As native Texan, I began my photography career in South Texas more than 3 decades ago, specializing in Environmental Portrait Photography. Environmental portrait photographer captures a person in his or her own environment and includes enough of the background to tell a story about that person.
I mainly do environmental portraits where the subject is several stops brighter than the background. I like good clean and sharp photos and hardly, if ever, do natural light photography. I lean more towards a simple approach where the main subject pops from the background and seems to pop from photo itself.
It is common in studio portraiture, candid photography, and natural light photography, to shoot using a shallow depth of field, thereby throwing the background out of focus or as in natural light photography, blowing the highlights in the clouds and sky. The background in environmental portraiture is, however, an integral part of the image and it tells the viewer who the subject is. Therefore, I use small apertures and great depth of field to capture the surrounding areas and the backgrounds are key elements to convey information about the person being photographed.
It is somewhat challenging to photograph people in their own environment specially when trying to control the available light on the subject and at the same time capturing the true nature of the scene. For this reason, I may use a combination of available light, on camera flash, off camera flash, and portable studio lights, to highlight my clients and their environment.
While I take special care in painting my subjects with good light, to convey the mood of the photograph and the essence of the person as they exist in real life, I also make sure to have the right equipment and training to capture the very best possible photographs. I use Canon cameras and L series lenses and replace my equipment every two to 3 years. I have my computers built specifically to edit photographs and optimize graphic cards to run programs like Photoshop, Lightroom, and On1 software. I calibrate all my equipment and color match my cameras with my PCs and my PCs to the printing Labs.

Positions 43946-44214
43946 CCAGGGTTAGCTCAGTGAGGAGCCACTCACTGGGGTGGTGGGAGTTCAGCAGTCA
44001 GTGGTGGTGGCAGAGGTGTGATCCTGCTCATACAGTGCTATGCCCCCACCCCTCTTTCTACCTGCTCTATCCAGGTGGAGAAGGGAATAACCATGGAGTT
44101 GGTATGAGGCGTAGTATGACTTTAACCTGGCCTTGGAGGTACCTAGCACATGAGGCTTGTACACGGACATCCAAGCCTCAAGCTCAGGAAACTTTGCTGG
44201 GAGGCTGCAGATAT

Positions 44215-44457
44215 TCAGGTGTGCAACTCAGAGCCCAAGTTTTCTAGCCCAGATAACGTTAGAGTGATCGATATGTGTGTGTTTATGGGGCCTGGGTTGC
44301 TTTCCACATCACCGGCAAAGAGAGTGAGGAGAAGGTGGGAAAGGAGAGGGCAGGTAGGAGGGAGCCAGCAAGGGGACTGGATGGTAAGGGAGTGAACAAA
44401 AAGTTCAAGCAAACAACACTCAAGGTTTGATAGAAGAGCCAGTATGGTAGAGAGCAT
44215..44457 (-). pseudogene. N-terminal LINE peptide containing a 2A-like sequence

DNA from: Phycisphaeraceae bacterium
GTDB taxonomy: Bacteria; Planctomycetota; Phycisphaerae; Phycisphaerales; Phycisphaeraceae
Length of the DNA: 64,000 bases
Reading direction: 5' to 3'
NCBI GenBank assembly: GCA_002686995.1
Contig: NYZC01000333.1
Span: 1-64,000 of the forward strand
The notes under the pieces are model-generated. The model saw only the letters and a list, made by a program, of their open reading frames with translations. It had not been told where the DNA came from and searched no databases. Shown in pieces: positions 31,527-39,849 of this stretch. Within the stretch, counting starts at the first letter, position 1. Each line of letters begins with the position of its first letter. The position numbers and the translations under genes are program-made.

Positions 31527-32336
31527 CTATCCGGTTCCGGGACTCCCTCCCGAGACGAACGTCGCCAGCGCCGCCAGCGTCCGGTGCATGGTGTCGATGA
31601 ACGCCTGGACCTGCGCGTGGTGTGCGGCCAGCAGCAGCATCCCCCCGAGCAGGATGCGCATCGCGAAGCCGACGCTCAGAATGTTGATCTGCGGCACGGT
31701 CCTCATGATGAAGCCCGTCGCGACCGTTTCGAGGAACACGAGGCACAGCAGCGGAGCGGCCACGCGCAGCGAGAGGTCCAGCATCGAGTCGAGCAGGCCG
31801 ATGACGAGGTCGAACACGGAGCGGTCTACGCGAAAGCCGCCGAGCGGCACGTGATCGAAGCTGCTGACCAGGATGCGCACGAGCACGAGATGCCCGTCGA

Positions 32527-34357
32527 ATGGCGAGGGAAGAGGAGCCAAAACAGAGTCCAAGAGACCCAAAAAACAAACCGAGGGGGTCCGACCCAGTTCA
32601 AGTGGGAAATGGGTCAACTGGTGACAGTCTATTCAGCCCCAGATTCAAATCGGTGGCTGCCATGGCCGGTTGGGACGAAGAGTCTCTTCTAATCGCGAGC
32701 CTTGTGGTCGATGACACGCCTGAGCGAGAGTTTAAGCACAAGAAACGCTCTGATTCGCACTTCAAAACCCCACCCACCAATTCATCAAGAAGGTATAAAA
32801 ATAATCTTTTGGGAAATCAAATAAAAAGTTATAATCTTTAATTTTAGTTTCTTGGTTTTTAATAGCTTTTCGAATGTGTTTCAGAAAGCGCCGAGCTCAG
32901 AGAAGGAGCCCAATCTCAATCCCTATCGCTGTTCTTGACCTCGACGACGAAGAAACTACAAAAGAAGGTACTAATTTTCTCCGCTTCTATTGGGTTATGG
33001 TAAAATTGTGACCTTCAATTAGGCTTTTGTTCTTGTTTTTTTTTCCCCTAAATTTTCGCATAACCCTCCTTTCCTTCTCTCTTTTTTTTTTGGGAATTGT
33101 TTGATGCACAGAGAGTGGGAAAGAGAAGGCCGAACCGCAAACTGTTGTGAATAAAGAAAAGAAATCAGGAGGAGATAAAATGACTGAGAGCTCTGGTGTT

Finally, while lighting, equipment, and software are essential for taking good photographs, nothing prepares you to become a professional photographer as the right training. In 2012, I received my professional degree in photography from America’s oldest and largest photography school, The New York Institute of Photography, founded 1910. I have also attended training workshops and participate in photography groups, collaborate with professional photographers worldwide to keep abreast of the latest photography techniques, equipment, and processes.
My personal beliefs are that excellent portraits and not happy accidents, but are created with careful planning, forethought, and knowledge.